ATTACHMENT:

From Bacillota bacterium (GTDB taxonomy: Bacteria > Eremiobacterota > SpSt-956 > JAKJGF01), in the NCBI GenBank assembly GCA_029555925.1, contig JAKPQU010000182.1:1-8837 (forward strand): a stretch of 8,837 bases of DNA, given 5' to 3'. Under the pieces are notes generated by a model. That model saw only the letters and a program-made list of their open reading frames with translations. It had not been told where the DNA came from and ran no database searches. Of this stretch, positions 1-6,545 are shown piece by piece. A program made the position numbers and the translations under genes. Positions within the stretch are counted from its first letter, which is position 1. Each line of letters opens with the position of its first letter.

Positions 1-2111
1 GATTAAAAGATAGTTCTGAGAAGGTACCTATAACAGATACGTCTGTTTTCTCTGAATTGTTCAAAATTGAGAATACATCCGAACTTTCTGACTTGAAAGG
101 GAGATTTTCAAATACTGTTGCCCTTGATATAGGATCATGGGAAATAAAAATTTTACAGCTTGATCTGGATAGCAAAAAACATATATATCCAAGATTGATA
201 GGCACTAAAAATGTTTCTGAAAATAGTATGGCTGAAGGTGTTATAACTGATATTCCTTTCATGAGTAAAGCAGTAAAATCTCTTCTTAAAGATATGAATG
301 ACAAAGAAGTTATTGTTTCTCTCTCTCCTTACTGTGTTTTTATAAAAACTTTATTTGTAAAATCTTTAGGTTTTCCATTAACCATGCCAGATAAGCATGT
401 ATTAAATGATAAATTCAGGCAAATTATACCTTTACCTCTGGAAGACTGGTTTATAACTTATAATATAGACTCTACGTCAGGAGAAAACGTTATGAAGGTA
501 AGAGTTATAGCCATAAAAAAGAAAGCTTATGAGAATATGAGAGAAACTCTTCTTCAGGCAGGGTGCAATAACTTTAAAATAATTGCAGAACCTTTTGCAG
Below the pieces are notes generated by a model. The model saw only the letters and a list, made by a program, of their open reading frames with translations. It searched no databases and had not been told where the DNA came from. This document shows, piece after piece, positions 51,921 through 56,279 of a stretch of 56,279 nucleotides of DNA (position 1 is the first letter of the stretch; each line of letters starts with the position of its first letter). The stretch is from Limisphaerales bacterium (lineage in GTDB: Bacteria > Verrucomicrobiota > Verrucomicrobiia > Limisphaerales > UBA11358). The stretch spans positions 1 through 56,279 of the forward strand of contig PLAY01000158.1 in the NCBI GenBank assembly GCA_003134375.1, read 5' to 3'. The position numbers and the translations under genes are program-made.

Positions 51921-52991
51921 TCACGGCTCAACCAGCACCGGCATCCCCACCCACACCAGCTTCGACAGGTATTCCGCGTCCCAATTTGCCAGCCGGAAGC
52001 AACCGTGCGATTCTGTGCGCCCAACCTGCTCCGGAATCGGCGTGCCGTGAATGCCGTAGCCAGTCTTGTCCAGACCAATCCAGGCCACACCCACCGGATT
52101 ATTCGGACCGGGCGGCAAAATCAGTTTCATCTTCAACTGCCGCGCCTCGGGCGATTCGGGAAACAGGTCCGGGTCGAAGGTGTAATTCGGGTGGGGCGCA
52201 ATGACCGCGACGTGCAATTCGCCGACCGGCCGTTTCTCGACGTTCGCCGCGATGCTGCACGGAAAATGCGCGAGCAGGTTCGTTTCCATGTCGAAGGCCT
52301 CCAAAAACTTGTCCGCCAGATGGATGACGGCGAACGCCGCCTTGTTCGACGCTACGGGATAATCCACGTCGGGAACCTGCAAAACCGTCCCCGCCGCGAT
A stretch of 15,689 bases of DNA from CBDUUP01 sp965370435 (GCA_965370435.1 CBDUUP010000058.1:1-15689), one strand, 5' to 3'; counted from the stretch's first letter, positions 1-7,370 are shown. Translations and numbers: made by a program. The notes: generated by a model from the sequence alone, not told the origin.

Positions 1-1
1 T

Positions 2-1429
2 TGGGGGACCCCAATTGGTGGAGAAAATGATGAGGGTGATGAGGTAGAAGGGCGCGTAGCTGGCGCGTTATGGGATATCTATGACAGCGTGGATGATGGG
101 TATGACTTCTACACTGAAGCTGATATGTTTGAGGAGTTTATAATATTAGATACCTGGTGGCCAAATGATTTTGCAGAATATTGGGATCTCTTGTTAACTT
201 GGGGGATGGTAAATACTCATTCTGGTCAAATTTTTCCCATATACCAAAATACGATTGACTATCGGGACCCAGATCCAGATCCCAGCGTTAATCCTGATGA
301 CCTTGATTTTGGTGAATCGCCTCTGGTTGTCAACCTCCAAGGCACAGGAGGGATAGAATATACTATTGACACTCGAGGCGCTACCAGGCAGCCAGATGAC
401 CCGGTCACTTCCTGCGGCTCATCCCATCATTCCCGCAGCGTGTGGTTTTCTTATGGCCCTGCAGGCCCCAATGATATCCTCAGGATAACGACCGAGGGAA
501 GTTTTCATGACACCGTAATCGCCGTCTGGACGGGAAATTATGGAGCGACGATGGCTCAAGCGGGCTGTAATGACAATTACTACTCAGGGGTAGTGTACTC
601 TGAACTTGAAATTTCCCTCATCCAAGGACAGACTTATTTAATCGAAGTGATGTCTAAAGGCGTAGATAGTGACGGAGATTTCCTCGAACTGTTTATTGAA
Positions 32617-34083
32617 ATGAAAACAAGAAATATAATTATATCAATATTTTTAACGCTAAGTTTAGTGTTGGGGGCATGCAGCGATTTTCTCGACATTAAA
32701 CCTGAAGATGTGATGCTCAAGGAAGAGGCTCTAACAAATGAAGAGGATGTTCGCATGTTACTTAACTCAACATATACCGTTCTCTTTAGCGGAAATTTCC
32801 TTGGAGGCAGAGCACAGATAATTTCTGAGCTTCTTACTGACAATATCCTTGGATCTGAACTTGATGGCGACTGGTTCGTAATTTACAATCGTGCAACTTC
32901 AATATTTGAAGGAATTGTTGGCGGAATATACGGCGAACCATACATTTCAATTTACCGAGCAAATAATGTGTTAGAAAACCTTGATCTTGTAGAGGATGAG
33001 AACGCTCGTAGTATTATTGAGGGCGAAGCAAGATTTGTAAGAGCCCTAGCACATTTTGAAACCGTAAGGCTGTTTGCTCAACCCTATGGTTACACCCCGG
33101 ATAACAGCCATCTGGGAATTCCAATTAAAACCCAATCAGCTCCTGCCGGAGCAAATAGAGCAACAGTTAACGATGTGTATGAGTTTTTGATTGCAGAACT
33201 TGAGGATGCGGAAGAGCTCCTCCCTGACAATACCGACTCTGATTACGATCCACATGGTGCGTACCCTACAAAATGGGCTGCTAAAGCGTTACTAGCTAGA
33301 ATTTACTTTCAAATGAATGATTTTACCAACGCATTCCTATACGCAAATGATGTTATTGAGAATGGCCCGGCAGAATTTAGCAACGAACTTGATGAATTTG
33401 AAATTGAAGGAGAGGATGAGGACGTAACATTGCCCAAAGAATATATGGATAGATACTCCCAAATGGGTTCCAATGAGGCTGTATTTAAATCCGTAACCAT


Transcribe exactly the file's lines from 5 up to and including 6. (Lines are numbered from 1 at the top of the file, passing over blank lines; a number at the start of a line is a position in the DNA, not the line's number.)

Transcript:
201 GGCACTAAAAATGTTTCTGAAAATAGTATGGCTGAAGGTGTTATAACTGATATTCCTTTCATGAGTAAAGCAGTAAAATCTCTTCTTAAAGATATGAATG
301 ACAAAGAAGTTATTGTTTCTCTCTCTCCTTACTGTGTTTTTATAAAAACTTTATTTGTAAAATCTTTAGGTTTTCCATTAACCATGCCAGATAAGCATGT